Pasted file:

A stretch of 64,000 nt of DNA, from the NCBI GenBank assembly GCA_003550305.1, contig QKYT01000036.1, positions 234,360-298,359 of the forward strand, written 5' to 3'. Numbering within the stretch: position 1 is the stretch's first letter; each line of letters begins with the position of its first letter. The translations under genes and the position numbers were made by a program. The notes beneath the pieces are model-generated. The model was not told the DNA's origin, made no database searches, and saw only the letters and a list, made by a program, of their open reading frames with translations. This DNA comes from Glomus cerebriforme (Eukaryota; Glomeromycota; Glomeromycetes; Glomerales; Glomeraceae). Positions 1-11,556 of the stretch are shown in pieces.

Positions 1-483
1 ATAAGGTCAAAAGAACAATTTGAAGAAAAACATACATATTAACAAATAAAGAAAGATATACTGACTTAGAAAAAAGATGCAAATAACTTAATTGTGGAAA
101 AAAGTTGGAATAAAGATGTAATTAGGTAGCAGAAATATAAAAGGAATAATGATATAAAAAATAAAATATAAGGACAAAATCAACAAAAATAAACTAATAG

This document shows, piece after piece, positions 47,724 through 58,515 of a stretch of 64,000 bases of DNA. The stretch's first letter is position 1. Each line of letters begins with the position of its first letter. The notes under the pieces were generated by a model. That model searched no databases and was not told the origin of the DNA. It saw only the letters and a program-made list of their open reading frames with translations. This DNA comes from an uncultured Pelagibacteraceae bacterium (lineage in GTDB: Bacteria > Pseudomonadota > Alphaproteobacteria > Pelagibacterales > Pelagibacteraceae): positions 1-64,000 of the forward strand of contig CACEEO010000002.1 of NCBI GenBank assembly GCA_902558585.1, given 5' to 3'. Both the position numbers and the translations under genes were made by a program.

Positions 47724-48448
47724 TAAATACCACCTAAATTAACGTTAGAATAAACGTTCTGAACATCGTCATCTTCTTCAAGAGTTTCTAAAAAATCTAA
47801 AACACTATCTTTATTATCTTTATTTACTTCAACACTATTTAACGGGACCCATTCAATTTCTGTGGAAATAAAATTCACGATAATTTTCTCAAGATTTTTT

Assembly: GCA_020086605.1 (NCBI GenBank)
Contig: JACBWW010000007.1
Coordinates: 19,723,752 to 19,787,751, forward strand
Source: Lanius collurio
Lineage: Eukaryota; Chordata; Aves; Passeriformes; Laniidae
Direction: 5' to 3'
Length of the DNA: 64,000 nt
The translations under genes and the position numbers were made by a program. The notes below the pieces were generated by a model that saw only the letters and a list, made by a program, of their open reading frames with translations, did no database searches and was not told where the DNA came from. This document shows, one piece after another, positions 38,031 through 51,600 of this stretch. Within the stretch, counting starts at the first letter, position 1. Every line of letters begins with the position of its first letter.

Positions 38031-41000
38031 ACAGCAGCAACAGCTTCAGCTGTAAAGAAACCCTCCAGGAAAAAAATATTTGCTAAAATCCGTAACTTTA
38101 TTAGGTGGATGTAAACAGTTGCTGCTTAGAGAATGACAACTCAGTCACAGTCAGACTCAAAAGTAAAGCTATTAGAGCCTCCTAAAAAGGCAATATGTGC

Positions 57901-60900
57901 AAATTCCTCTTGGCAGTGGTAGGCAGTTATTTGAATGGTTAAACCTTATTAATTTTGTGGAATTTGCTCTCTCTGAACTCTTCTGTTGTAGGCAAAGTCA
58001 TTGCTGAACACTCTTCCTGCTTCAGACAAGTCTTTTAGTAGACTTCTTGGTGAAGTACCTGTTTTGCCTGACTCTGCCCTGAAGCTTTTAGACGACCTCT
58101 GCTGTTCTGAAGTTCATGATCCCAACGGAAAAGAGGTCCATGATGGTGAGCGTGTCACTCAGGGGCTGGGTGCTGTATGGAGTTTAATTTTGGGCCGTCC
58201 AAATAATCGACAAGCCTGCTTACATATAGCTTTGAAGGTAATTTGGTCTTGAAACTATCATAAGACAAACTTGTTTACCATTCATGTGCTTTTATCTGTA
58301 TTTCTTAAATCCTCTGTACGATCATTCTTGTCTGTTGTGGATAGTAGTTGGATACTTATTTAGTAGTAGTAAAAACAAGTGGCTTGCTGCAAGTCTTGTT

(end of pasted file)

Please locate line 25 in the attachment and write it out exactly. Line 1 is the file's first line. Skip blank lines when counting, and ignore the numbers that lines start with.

58301 TTTCTTAAATCCTCTGTACGATCATTCTTGTCTGTTGTGGATAGTAGTTGGATACTTATTTAGTAGTAGTAAAAACAAGTGGCTTGCTGCAAGTCTTGTT